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Securities Regulation Keyed to Coffee
Merrill Lynch, Pierce, Fenner& Smith Inc. v. Dabit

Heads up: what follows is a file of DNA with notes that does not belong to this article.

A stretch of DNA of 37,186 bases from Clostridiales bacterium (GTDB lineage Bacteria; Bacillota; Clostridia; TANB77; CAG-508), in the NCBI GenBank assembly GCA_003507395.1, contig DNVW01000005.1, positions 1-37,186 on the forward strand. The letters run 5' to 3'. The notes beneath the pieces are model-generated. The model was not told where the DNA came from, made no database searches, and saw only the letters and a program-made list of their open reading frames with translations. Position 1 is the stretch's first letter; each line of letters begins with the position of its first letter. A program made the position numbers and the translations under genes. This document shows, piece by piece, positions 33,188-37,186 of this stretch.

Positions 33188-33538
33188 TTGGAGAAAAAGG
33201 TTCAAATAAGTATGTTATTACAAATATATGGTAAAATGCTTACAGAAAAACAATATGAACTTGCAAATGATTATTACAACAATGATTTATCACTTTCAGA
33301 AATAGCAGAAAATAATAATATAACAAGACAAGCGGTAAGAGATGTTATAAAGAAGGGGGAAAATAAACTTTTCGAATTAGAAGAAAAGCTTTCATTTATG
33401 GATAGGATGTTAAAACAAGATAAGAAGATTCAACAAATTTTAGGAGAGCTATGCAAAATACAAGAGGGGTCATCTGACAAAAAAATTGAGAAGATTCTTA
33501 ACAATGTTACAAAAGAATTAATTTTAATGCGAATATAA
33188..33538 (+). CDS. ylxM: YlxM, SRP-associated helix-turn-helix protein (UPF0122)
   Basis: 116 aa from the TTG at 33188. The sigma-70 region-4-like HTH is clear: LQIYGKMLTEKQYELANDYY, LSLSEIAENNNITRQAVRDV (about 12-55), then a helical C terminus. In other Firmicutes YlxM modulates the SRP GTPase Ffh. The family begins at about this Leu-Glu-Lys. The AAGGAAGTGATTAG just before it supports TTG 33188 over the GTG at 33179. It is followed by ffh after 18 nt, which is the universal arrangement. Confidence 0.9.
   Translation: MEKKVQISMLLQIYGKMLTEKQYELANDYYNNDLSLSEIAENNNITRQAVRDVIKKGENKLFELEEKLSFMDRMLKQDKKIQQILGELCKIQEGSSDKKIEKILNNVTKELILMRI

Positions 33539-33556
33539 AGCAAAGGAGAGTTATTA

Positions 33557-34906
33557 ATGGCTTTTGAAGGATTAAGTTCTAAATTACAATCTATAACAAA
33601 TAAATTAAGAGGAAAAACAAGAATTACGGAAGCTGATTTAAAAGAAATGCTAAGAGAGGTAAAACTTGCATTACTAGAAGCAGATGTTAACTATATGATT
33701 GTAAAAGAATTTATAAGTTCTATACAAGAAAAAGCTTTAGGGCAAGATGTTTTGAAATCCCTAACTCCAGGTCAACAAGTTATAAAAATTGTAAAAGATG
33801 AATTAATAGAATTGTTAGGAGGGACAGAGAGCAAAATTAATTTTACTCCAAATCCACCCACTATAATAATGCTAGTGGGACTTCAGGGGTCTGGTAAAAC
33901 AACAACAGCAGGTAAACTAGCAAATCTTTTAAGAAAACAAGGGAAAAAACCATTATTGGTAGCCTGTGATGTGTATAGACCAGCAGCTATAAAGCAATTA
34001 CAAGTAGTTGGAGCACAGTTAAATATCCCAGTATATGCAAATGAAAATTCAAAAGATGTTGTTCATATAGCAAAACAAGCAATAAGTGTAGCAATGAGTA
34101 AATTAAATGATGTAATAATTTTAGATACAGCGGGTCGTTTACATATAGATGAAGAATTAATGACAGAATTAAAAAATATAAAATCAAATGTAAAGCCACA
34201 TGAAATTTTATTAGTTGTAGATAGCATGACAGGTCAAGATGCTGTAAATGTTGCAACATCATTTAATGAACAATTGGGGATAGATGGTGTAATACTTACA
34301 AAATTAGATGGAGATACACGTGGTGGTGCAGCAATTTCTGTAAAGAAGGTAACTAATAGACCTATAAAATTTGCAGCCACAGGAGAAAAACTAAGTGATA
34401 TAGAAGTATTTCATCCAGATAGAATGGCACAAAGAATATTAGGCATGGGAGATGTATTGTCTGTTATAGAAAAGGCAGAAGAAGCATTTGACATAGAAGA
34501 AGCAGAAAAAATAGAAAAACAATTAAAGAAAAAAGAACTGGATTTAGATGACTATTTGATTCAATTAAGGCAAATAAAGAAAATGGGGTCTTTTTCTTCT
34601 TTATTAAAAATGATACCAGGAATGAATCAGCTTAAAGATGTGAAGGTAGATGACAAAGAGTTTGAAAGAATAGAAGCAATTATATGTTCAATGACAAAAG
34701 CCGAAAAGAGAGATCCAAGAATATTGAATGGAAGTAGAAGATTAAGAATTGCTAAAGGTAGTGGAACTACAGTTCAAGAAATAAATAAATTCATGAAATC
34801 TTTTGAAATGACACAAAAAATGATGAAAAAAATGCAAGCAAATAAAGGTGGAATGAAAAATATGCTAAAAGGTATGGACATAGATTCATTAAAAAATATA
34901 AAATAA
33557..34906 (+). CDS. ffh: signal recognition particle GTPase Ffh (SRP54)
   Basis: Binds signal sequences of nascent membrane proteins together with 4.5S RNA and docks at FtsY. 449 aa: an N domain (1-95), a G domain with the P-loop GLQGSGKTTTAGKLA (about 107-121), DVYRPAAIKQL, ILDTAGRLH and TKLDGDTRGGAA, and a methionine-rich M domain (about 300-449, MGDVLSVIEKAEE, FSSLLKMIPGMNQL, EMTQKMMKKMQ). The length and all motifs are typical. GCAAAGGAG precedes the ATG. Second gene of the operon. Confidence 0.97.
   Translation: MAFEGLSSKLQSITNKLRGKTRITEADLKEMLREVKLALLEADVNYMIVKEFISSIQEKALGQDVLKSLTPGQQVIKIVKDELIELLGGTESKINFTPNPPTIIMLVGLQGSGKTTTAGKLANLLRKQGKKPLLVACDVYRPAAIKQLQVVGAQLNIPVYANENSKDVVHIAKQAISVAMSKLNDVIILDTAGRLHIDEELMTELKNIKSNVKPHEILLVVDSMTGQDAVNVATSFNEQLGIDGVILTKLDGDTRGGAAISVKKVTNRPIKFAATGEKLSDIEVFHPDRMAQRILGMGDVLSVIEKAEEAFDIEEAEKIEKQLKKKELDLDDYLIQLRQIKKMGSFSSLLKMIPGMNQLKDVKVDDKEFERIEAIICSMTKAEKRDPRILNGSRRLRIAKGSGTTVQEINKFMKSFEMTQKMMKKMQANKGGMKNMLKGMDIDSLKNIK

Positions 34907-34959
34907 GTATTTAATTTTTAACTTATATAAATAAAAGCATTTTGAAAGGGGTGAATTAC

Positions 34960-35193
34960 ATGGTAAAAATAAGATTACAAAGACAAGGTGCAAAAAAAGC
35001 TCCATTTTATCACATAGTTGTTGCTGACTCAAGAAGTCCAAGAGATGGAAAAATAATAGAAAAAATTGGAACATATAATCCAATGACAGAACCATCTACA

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To further his state-law claims that Merrill Lynch, Pierce, Fenner& Smith (Merrill Lynch), Dabit’s previous employer, illegally manipulated stock prices, which caused him, other brokers and their clients to retain their overvalued securitiesDabit filed a private securities fraud class action in federal court, invoking diversity jurisdiction. Merrill Lynch breaching the fiduciary duty and covenant of good faith and fair dealing owed its brokers by promulgating deceiving research via its research analysts (which the brokers rely on) thus manipulating stock prices was the central part of the complaint along with Merrill Lynch using its deceived brokers to increase the cost of its investment banking clients’ stocks. Had the brokers and clients been cognizant of the reality, they would have sold their stocks instead of retaining them and allegedly suffered injuries as a result. The brokers were purportedly injured as a result of their clients learning they made poor investments and so taking their business away, and so consequently, lost their commission fees. This amended complaint was dismissed by the district court, finding his claims obstructed by the Securities Litigation Uniform Standards Act of 1998 (SLUSA), which offers "covered class action" based on state law and purporting "a misrepresentation or omission of a material fact in connection with the purchase or sale of a covered security" "may be maintained in any state or federal court by any private party." 15 U.S.C. § 78bb(f)(l )(A).The court of appeals vacated the judgment and concluded that, regarding the complaint claiming that brokers were illegally induced to delay or retain selling stock, it is not covered by SLUSA’s obstructive scope due to the court finding that the allegations stated by holders failed to claim fraud "in connectionwith the purchase or sale" of securities under SLUSA. Certiorari was granted by the Supreme Court.
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